I am grateful for late mother-in-law who helped me regain my love for the game. We were Up North in July 2013 and she wanted to listen to her team, the Reds, the Cincinnati Reds. The Reds don’t broadcast Up North, that’s Detroit Tiger country so I ended up resorting to technology and got a subscription to the MLB app and unlimited audio streaming. The first game we listened to was a no-hitter. The following summer, in 2014, I upgraded to the video version of the app and we were able to watch a couple of games when she made her last visit Up North. She passed away in November 2015 and one of my lasting memories with her was talking with her about baseball and football, but especially about her Reds.

Every year since I’ve renewed my subscription for the MLB app and I always think of her when watch the Reds, I root for the Reds when they aren’t playing the Astros and it helps they are in separate leagues.

This spring I made an impulsive purchase and purchased two monthly passes to see all of April’s games for the Chicago White Sox. I don’t follow the Sox, but they are in the American League and the Astros will play them later in the year, and I prefer the Sox to the Cubs – any day of the week. Of the 11 games, I had a pass to see, I was able to make it to two games – one with my son and another with a friend. It was time well spent.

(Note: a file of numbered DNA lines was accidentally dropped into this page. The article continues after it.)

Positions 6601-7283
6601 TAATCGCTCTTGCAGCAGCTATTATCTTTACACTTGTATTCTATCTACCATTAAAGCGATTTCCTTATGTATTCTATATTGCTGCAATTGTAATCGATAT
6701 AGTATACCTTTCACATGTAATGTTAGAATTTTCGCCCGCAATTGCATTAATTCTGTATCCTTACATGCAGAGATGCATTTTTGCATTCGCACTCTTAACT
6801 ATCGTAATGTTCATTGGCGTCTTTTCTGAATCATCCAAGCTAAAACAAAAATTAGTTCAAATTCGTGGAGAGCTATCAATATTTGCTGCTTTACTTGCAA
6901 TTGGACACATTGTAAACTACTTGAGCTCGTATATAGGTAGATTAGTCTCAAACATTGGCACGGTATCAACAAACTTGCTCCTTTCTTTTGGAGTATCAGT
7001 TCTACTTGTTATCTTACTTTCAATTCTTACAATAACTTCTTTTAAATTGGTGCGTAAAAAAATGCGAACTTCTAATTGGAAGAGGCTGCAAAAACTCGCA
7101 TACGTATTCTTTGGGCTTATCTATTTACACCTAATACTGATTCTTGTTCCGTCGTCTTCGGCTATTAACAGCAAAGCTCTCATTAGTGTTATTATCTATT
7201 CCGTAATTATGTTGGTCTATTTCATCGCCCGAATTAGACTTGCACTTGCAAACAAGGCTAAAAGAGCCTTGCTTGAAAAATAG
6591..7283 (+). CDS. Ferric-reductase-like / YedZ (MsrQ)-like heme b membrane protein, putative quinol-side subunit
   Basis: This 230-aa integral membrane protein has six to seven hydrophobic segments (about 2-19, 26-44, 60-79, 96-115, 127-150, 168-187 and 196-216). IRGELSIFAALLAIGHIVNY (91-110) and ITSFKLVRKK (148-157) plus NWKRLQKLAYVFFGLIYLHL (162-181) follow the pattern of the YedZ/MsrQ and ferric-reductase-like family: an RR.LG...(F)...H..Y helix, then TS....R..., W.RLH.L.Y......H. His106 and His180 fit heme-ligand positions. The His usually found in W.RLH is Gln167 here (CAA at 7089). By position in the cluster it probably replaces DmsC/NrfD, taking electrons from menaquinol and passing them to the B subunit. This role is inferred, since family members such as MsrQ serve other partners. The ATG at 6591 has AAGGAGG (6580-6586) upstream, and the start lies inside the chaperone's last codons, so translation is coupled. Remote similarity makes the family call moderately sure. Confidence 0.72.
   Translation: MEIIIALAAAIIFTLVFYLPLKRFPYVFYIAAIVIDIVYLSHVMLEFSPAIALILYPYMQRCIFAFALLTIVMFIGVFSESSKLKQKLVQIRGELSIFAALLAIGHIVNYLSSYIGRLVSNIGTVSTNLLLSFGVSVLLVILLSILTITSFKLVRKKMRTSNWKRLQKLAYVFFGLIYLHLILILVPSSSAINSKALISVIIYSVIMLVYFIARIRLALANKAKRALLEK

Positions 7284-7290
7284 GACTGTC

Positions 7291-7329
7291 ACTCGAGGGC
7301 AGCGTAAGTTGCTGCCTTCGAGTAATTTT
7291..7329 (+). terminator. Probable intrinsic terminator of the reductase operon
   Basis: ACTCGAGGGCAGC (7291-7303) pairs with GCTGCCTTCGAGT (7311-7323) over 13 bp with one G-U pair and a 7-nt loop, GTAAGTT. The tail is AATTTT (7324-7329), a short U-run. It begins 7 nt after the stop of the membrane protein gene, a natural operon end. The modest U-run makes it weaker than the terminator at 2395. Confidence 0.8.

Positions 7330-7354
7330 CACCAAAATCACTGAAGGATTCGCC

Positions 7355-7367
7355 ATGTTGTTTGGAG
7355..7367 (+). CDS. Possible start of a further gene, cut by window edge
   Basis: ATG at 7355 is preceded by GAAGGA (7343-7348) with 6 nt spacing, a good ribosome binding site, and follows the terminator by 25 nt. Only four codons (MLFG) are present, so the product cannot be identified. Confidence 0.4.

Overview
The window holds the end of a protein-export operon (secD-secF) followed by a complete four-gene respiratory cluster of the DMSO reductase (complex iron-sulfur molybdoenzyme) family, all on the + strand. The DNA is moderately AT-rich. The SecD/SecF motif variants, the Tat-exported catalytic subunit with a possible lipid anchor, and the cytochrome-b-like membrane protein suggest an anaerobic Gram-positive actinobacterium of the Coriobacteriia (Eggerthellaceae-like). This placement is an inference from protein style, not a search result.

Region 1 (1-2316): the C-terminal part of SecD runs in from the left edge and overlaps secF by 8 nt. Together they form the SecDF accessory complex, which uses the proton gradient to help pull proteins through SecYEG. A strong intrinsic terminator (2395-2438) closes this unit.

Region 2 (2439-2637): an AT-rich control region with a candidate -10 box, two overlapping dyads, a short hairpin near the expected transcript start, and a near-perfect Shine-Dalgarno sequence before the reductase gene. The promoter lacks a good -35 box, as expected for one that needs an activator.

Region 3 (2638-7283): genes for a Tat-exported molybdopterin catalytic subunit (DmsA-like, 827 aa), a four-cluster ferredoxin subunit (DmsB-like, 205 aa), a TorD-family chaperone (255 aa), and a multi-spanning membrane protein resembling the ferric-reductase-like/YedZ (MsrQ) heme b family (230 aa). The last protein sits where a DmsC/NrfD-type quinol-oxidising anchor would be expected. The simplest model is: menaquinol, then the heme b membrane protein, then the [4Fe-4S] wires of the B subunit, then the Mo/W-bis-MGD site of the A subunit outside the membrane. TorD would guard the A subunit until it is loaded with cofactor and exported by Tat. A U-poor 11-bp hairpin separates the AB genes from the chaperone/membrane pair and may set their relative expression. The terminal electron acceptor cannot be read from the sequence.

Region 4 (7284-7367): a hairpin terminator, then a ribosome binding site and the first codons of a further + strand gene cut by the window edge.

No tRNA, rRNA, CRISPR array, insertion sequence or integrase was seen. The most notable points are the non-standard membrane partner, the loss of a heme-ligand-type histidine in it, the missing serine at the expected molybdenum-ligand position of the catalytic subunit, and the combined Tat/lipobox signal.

At the end of April, I went to visit my mom and my brothers, but mostly my mom. The Astros were at home and I coaxed my brother to take in a game with me before I left. We were able to see the first four innings before I had to leave and drive to the airport, but it was worth it. We had a good time. The Astros lost the game to the Oakland A’s 2-1.

Continue reading It’s a long season

Memorial Day 2017